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Anonymous Coward

There are some important steps you can take to make sure online retailers don't get away with this

1. Reject any offer of 'help to reduce the impact of identity theft'. "Identity theft" is a concept dreamed up by Credit Reference agencies and retailers to push responsibility for a data loss incident back onto the consumer.

2. Tell the offending retailer that you will use your own remediation service (at cost) to them. Change passwords, backup some stuff, stop using Password123 or whatever. If the retailer says they won't pay, make a complaint to the ICO, detailing what happened and why you don't want to use the retailer's preferred 'solution' to the 'identity theft' incident.

3. Go to town. Hey, every little helps. Take a taxi to the photocopying shop, rack up some expenses and then put them forward as part of your claim to the ICO. The ICO will rule against the retailer and you'll get costs and time.

4. Go back to the retailer and tell them the ICO's decision - at that point they will offer to settle. Their alternative is to face court and lose.

5. PROFIT!

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Tesco (.com and .net) have useless password protection. After the last breach I tried to change my password to a much stronger one. When it changed but I found I couldn't logon I contacted their Help. "Only use the first 10 characters of that password and you'll be fine..."

It was an unusual and inaccurate definition of the word 'fine'.

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Anonymous Coward

Tesco telling porkies?

I don't think Tesco is being entirely truthful here. Sloppy user security? My Tesco password was reasonably strong and not associated with any other site, yet today I discover that the (very) few points linked to my Tesco account are gone. As of tonight, Tesco still hasn't got back to me.

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Was it just me that, the day before this breach was announced, received a phishing email asking me to fill out a form giving my opinion of Tesco, in return for a credit of £60 or so to my clubcard account? Perhaps the data was lost by people who filled out the form and gave their clubcard info? I did try to forward the email to Tesco but could not find an abuse@ or phishing@ email to send it to. Ho, hum.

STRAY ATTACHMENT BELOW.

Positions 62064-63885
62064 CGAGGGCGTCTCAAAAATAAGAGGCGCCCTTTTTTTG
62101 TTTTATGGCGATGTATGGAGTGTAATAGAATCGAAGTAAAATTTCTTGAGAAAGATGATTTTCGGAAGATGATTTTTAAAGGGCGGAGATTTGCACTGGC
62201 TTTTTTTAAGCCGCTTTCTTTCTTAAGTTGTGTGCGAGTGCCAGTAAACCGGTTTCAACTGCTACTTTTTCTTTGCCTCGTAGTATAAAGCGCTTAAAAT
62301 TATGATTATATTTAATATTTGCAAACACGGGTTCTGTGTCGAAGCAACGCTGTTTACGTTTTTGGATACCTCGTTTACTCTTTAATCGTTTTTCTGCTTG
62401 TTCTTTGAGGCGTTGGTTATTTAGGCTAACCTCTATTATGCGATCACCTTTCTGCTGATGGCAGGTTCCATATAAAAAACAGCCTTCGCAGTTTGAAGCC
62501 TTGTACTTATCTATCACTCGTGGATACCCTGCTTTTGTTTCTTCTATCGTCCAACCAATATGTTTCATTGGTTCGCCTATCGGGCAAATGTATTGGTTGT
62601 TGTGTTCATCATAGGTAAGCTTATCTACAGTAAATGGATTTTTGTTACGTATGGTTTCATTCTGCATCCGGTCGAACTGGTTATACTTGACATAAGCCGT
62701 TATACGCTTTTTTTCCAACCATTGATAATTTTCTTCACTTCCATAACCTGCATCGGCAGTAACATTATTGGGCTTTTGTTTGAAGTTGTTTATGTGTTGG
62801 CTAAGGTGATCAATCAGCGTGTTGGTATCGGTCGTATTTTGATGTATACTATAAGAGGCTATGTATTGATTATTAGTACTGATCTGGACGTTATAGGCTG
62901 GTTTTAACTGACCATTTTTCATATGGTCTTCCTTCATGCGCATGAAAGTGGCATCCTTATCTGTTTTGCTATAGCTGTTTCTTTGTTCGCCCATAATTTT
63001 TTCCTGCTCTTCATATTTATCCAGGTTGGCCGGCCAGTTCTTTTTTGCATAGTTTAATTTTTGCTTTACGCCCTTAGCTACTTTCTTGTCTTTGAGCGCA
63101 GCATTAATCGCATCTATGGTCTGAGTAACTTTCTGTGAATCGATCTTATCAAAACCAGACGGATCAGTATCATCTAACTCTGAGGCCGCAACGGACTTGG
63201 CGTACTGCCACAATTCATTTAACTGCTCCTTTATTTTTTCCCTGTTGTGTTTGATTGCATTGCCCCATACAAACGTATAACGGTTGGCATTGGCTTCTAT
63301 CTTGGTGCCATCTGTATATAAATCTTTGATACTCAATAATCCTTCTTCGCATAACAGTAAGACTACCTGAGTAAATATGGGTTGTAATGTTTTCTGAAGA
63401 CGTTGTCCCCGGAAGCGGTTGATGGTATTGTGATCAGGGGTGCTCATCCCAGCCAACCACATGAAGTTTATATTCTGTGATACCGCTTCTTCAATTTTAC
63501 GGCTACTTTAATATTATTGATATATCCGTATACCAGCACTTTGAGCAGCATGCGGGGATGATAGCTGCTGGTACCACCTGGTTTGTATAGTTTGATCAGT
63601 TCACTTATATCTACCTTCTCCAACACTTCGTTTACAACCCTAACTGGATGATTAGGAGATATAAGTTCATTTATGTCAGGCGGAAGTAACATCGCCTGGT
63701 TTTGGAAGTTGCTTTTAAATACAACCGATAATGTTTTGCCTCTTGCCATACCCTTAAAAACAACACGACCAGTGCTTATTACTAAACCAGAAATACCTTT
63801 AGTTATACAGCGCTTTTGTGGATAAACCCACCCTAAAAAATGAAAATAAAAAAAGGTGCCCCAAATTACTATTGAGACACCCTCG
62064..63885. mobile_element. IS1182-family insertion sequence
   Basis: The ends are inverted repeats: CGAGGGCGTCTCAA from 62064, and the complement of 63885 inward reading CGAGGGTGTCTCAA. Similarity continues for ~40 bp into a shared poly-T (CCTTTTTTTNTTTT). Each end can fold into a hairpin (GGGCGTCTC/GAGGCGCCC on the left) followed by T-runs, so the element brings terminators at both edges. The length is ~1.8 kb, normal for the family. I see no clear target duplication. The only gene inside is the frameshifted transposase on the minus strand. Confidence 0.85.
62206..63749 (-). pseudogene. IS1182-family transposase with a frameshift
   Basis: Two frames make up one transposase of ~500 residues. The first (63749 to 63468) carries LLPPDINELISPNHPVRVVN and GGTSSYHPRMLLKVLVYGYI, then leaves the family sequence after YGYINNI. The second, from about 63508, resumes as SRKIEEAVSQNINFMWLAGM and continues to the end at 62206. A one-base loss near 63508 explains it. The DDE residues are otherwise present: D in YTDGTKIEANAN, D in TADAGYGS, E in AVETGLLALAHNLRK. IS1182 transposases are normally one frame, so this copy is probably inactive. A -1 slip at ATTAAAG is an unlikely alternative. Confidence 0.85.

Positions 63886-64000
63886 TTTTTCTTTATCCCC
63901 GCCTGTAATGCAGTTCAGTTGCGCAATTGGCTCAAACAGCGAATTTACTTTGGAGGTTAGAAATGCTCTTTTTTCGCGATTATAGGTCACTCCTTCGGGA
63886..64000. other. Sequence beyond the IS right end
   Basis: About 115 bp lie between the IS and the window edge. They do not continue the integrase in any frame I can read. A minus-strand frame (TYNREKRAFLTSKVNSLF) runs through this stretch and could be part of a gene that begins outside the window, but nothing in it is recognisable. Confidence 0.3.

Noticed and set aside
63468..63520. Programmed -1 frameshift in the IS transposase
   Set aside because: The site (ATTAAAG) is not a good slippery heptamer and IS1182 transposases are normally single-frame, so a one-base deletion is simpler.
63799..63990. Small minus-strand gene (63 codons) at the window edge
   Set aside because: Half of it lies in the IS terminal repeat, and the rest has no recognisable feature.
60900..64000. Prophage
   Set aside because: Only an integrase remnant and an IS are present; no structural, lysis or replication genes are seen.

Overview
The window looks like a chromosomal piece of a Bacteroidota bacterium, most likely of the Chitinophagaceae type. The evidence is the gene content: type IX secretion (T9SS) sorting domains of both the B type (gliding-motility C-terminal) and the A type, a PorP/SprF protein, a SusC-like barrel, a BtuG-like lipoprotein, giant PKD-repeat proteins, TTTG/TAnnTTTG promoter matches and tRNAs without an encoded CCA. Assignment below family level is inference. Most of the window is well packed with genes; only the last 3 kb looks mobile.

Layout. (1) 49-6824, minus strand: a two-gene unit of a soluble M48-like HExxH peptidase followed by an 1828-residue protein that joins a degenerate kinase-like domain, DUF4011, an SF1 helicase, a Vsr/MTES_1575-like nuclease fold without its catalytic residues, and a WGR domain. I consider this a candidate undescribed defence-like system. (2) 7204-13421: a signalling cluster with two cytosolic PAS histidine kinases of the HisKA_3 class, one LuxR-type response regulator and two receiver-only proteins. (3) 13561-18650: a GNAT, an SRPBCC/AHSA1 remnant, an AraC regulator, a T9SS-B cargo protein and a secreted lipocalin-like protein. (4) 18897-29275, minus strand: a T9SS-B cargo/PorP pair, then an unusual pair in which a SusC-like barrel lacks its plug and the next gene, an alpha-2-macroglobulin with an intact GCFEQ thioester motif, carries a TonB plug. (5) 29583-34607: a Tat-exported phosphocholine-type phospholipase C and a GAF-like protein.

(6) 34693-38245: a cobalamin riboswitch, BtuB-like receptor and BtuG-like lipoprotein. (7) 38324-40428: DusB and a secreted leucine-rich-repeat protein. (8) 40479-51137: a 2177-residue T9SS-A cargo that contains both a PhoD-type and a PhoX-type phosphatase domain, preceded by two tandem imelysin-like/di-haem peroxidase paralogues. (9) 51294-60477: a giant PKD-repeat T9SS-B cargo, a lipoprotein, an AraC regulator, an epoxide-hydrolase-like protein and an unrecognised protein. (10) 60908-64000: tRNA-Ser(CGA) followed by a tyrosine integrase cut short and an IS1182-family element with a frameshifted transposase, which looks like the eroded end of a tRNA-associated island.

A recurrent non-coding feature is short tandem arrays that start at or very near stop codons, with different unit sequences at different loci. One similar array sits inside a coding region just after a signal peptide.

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Anonymous Coward

Could be worse ...

Next still allow customers to sign into their accounts with northing more than an account number and date of birth - the same account number that's quoted in all email correspondence with customers.

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Banking security

At least Tesco Bank have 2 factor security. Maybe people will stop complaining about 2 factor being a hassle now (doubt it).

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Anonymous Coward

Do any still work?

None of these accounts still work ..

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Anonymous Coward

Tesco IT infrastructure?

Not that this has anything to do with the current incident ...

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Anonymous Coward

@AC "Password can only be between 6 and 10 characters and you can not use special characters "

In response to this I logged in to my club card account and changed p/w, it required 8-15 characters including at least one upper case, one lower, one digit and one other (£$%etc).

Also to spend my vouchers it asks to confirm e.g. digits 10, 11 and 15 of my clubcard number.

Have they put this in place in response to the story? If so they would appear to have redeemed themselves somewhat. (although I guess Pa$$word!23 would work, I wonder if there's an easy way to prevent passwords like that?)